Leathers are usually given their color in one of three methods: Aniline dyes, Semi Aniline Dyes, or Pigments.  Aniline dyes are reserved for the best grades of leather as they penetrate the surface and have no cover up characteristics.  Aniline dyed leathers will generally have the most natural appearance but may also require the most care.  On the opposite end of the spectrum are pigmented leathers.  Pigments are generally applied as a coating to the top of the leather and can act as a masking agent for surface flaws.  Pigments may also be embedded with polymers that ease in the care and maintenance of the leather.   A hybrid of these two types is Semi Aniline dyes, which are used on some top grain and corrected grain leathers.   Semi Aniline dyes have a thin pigment applied to attain color consistency and ease in leather care; however, they still retain much of the natural appearance of pure aniline dyed leather. 

rubber tree

    Green Considerations:

    Let’s start by acknowledging that Leather is not for everyone.  Leather is a by-product of the meat industry so if you are vegetarian, leather is probably not for you.  The process of making leather may also involve the use of chemicals (see mineral tanning) in order to stabilize the leather, make it more durable, and, therefore longer lasting.  The amounts of chemicals used are generally regarded as safe, however if you have chemical sensitivity or strong allergies you may wish to avoid mineral tanned leather. 

    Tanneries have historically been known for polluting.  This was primarily the result of dumping excess tanning chemicals on or around the tanning property.  Stronger environmental policies and increased consumer awareness have largely dissipated this issue.  Most modern tanneries now employ the use of closed loop water filtration systems to prevent any environmental contamination.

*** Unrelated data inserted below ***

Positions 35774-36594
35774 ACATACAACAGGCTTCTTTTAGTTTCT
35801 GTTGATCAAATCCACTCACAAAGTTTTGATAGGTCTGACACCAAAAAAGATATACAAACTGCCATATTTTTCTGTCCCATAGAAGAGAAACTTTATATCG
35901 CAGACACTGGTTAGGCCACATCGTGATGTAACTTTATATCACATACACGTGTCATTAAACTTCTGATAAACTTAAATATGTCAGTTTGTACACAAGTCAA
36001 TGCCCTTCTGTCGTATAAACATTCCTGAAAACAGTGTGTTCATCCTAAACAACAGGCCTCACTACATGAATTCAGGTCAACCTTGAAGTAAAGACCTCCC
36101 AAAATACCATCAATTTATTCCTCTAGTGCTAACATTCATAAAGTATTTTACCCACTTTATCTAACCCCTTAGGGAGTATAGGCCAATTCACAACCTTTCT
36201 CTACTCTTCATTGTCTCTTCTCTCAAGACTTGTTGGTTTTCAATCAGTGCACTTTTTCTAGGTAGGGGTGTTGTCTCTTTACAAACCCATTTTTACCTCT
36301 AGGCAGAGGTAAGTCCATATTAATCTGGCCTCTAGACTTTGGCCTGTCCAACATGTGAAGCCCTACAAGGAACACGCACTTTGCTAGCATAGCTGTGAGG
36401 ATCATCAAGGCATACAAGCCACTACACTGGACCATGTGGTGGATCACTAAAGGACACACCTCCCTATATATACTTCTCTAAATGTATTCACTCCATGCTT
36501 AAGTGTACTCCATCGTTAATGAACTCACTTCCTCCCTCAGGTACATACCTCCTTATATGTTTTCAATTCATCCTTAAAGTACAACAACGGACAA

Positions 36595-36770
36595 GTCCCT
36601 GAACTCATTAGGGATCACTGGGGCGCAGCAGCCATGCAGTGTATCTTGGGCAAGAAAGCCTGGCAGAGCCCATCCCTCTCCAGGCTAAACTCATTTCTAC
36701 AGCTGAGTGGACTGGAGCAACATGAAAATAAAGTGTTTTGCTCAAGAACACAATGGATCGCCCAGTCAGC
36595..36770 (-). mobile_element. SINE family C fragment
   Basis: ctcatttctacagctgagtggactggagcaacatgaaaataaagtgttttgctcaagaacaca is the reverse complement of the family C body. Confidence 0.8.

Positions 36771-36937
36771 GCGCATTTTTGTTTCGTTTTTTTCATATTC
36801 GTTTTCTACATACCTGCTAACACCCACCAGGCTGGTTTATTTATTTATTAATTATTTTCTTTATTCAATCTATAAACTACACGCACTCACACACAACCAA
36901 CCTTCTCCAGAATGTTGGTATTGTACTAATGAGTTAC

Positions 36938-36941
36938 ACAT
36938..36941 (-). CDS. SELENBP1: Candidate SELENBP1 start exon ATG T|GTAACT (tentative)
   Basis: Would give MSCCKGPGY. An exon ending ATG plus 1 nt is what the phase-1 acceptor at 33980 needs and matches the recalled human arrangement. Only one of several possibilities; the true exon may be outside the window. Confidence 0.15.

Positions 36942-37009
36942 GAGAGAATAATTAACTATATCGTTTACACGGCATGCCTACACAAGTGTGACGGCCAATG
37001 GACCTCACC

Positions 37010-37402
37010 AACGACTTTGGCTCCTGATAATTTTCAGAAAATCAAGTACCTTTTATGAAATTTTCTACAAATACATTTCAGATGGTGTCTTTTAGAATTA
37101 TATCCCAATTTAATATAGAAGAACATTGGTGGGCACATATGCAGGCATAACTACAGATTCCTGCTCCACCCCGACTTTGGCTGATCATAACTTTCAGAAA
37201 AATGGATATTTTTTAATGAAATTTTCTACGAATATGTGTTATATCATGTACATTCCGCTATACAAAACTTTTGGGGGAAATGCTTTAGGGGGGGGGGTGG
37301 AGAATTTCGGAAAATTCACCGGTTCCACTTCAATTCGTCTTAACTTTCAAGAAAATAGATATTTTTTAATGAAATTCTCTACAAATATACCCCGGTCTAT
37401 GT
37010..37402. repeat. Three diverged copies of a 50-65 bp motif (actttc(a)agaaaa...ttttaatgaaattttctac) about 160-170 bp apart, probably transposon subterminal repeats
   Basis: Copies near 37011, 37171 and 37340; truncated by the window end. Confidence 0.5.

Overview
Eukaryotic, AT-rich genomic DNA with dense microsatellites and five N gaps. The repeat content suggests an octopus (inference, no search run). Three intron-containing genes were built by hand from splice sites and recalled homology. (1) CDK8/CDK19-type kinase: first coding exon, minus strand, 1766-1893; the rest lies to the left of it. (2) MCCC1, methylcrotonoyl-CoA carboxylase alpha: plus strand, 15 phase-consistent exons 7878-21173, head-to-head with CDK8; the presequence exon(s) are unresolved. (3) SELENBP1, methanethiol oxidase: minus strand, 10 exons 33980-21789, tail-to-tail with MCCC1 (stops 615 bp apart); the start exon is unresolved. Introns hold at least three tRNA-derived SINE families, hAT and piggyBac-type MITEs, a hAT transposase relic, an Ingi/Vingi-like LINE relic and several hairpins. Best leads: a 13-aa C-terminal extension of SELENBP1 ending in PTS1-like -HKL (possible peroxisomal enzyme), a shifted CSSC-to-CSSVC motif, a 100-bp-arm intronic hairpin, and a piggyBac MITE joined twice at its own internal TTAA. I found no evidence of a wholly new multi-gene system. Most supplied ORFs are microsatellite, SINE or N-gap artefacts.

On the plus side, leather is a long lasting, durable upholstery covering.  Leather has a life span nearly 4 times as long as a typical woven fabric (with a typical fabric lasting 3 to 5 years and leather lasting up to 20).  The longer the life span the less often we dispose of an item, which reduces our consumer waste stream.  Leather is also more resistant to dust and dirt which makes it easier to clean and maintain.   

We have participated in many discussions regarding leathers place in a “green” home.  At Verde Home we recognize that this debate is ongoing while also acknowledging that people are entitled to make informed choices.  With that in mind, we have researched and partnered with American Leather to give our customers a sound choice, if leather is desired.  American Leather offers a wide range of both vegetable and mineral tanned premium leathers.  All American Leather upholstery is handcrafted in the United States in a state of the art facility that minimizes wood and leather waste.  All frames are hand assembled using water based (low VOC) glues and padded to remove any sharp edges that may harm a piece from the inside out.  The result is a piece that is made to be with you for a lifetime rather than end up in a landfill.